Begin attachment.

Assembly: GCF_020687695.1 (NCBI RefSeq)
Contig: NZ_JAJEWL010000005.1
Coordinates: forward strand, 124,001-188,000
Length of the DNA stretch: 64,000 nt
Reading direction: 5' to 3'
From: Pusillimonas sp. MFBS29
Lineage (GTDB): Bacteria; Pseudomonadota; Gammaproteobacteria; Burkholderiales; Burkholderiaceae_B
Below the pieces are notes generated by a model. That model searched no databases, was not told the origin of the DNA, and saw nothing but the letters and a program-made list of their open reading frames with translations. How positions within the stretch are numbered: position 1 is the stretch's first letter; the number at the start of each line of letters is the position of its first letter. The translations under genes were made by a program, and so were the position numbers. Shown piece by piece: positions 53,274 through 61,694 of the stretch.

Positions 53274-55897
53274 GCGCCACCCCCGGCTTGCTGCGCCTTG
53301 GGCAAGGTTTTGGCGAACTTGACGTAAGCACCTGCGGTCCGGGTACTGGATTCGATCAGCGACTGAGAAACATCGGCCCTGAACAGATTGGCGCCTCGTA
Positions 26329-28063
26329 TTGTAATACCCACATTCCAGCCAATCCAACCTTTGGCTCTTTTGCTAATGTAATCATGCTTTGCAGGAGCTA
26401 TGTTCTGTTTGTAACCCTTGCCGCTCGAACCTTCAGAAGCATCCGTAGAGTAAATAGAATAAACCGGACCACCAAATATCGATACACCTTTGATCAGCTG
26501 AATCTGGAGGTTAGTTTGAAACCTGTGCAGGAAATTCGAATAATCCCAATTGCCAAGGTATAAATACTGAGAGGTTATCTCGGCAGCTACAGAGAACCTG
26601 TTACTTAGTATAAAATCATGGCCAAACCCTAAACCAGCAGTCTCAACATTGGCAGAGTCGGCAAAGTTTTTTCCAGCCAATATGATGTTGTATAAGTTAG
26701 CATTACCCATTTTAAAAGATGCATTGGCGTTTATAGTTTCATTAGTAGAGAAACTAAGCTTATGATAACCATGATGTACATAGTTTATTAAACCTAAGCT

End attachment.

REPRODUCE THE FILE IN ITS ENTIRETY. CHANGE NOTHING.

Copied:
Assembly: GCF_020687695.1 (NCBI RefSeq)
Contig: NZ_JAJEWL010000005.1
Coordinates: forward strand, 124,001-188,000
Length of the DNA stretch: 64,000 nt
Reading direction: 5' to 3'
From: Pusillimonas sp. MFBS29
Lineage (GTDB): Bacteria; Pseudomonadota; Gammaproteobacteria; Burkholderiales; Burkholderiaceae_B
Below the pieces are notes generated by a model. That model searched no databases, was not told the origin of the DNA, and saw nothing but the letters and a program-made list of their open reading frames with translations. How positions within the stretch are numbered: position 1 is the stretch's first letter; the number at the start of each line of letters is the position of its first letter. The translations under genes were made by a program, and so were the position numbers. Shown piece by piece: positions 53,274 through 61,694 of the stretch.

Positions 53274-55897
53274 GCGCCACCCCCGGCTTGCTGCGCCTTG
53301 GGCAAGGTTTTGGCGAACTTGACGTAAGCACCTGCGGTCCGGGTACTGGATTCGATCAGCGACTGAGAAACATCGGCCCTGAACAGATTGGCGCCTCGTA
Positions 26329-28063
26329 TTGTAATACCCACATTCCAGCCAATCCAACCTTTGGCTCTTTTGCTAATGTAATCATGCTTTGCAGGAGCTA
26401 TGTTCTGTTTGTAACCCTTGCCGCTCGAACCTTCAGAAGCATCCGTAGAGTAAATAGAATAAACCGGACCACCAAATATCGATACACCTTTGATCAGCTG
26501 AATCTGGAGGTTAGTTTGAAACCTGTGCAGGAAATTCGAATAATCCCAATTGCCAAGGTATAAATACTGAGAGGTTATCTCGGCAGCTACAGAGAACCTG
26601 TTACTTAGTATAAAATCATGGCCAAACCCTAAACCAGCAGTCTCAACATTGGCAGAGTCGGCAAAGTTTTTTCCAGCCAATATGATGTTGTATAAGTTAG
26701 CATTACCCATTTTAAAAGATGCATTGGCGTTTATAGTTTCATTAGTAGAGAAACTAAGCTTATGATAACCATGATGTACATAGTTTATTAAACCTAAGCT